Utilize este identificador para referenciar este registo: http://hdl.handle.net/10362/21996
Título: Essays on labor, product, and credit market imperfections
Autor: Regula, Sónia Manuela de Castro Félix
Orientador: Portugal, Pedro
Palavras-chave: Labor market frictions
Wage setting
High dimensional
Fixed effects
Gelbach decomposition
Price rigidity
Coordination failure
Duration model
High dimensional fixed effects
Peer effects
Credit market frictions
Bank lending
Financial crisis
Disequilibrium model
Data de Defesa: Jun-2017
Resumo: Market frictions or market imperfections are diverse, broadly present in most markets, and affect most transactions in the economy. These market failures may prevent buyers and sellers from trading, even if they agree on a price. This means that the central assumption of perfectly competitive markets that markets clear fails to hold, and some buyers and sellers remain unmatched. Since the 1970s, a growing literature has emerged addressing the importance of market frictions in most markets of the economy, namely in the labor, product, and credit markets. Information asymmetries, transaction costs, heterogeneous preferences, and coordination failure are examples of sources of market imperfections. In labor markets, these frictions imply that firms possess some market power over their employees and that a one cent wage cut does not lead all workers to leave the firm. In product markets, a key ingredient for the sluggish price adjustment is coordination failure among firms. Firms respond incompletely to an aggregate shock because other firms have not yet responded. In turn, asymmetric information and costly contract enforcement provide the foundations of credit market frictions, and are used to explain credit rationing as a market equilibrium. In Chapter 1 we use matched employer-employee data and firm balance sheet data to investigate the importance of firm productivity and firm labor market power in explaining firm heterogeneity in wage formation. We use a linear regression model with one interacted high dimensional fixed effect to estimate 5-digit sector-specifc elasticity of output with respect to input factors directly from the production function. This allows us to derive firm specific price-cost mark-up and elasticity of labor supply. The results show that firms possess a considerable degree of product and labor market power. Furthermore, we find evidence that a firm's monopsony power negatively affects the earnings of its workers, and firm's total factor productivity is closely associated with higher earnings, ceteris paribus. We also find that firms use monopsony power for wage differentiation between male and female workers. Chapter 2 describes price setting behavior using a very rich dataset of producer prices collected for Portuguese frms. The Industrial Producer Prices Index dataset is comprised of monthly transaction prices collected for products defuned at a detailed level. We proceed with the analysis in two steps. First, we estimate a hazard function model for the probability of a price change with high dimensional fixed effects to extensively account for product and firm-specific time-invariant heterogeneity, splitting price changes between price decreases and price increases. Second, we estimate a peer-effects model to document how market competition affects firms' price setting rules. The results suggest that the likelihood of price adjustment depends on both idiosyncratic and sectoral conditions. Furthermore, when we fully account for heterogeneity, duration dependence is estimated to be positive in the case of both a price increase and price decrease. The results of the peer-effects model suggest that firms timidly respond to their competitors' price setting behavior. Chapter 3 examines the importance of credit demand and credit supply-related factors in explaining the evolution of credit granted to Portuguese small and medium-sized enterprises (SMEs). The results suggest that the interest rate is a strong driver of SMEs' demand for bank loans, as well as their internal financing capacity. On the other hand, credit supply mostly depends on firms' ability to generate cash-flows and reimburse their debt, and on the amount of collateral. The model was estimated for the period between 2010 and 2012. The results suggest that a considerable fraction of Portuguese SMEs were affected by credit rationing in this period.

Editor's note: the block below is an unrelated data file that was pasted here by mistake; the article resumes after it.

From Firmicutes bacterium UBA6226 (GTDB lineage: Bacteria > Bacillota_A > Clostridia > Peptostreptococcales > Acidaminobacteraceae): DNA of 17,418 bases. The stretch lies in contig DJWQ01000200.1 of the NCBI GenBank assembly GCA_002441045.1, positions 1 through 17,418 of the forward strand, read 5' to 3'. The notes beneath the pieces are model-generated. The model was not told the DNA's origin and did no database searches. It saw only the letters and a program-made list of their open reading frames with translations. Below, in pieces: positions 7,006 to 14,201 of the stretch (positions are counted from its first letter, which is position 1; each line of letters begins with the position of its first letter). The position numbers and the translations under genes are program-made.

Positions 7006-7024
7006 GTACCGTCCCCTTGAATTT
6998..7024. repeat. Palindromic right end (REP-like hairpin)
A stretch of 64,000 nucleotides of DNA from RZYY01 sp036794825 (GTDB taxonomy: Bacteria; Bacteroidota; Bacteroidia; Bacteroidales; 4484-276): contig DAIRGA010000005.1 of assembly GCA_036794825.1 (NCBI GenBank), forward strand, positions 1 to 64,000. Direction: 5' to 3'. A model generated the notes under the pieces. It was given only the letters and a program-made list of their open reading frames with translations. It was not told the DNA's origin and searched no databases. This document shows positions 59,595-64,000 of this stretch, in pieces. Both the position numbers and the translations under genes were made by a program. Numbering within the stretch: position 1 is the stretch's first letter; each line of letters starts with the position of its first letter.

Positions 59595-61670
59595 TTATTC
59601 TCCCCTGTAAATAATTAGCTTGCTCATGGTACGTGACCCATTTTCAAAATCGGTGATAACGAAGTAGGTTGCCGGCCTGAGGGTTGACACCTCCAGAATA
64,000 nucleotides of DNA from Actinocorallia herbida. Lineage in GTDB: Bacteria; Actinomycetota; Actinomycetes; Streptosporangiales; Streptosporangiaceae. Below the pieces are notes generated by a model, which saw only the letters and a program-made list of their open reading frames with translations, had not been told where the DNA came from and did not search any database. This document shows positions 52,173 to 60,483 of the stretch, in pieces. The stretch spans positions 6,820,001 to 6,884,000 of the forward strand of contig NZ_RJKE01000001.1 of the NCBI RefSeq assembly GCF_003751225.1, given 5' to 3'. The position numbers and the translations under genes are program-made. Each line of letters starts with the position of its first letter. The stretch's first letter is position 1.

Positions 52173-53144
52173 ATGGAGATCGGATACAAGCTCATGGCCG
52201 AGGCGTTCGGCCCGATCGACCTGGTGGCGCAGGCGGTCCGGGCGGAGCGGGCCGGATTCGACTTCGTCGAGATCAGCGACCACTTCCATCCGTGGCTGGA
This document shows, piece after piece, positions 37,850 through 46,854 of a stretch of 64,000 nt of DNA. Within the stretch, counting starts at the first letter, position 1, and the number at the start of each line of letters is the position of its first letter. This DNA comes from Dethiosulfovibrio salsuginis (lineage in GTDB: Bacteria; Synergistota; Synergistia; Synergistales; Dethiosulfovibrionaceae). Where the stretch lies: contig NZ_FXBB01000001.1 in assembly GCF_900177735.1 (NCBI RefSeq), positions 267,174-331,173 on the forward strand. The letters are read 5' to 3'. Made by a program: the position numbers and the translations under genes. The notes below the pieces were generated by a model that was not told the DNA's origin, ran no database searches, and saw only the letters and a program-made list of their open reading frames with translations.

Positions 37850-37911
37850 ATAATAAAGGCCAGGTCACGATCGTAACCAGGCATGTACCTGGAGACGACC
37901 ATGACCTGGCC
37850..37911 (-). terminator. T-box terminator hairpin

URI: http://hdl.handle.net/10362/21996
Designação: A PhD Dissertation, presented as part of the requirements for the Degree of Doctor of Philosophy from the NOVA - School of Business and Economics
Aparece nas colecções:NSBE: Nova SBE - PhD Thesis

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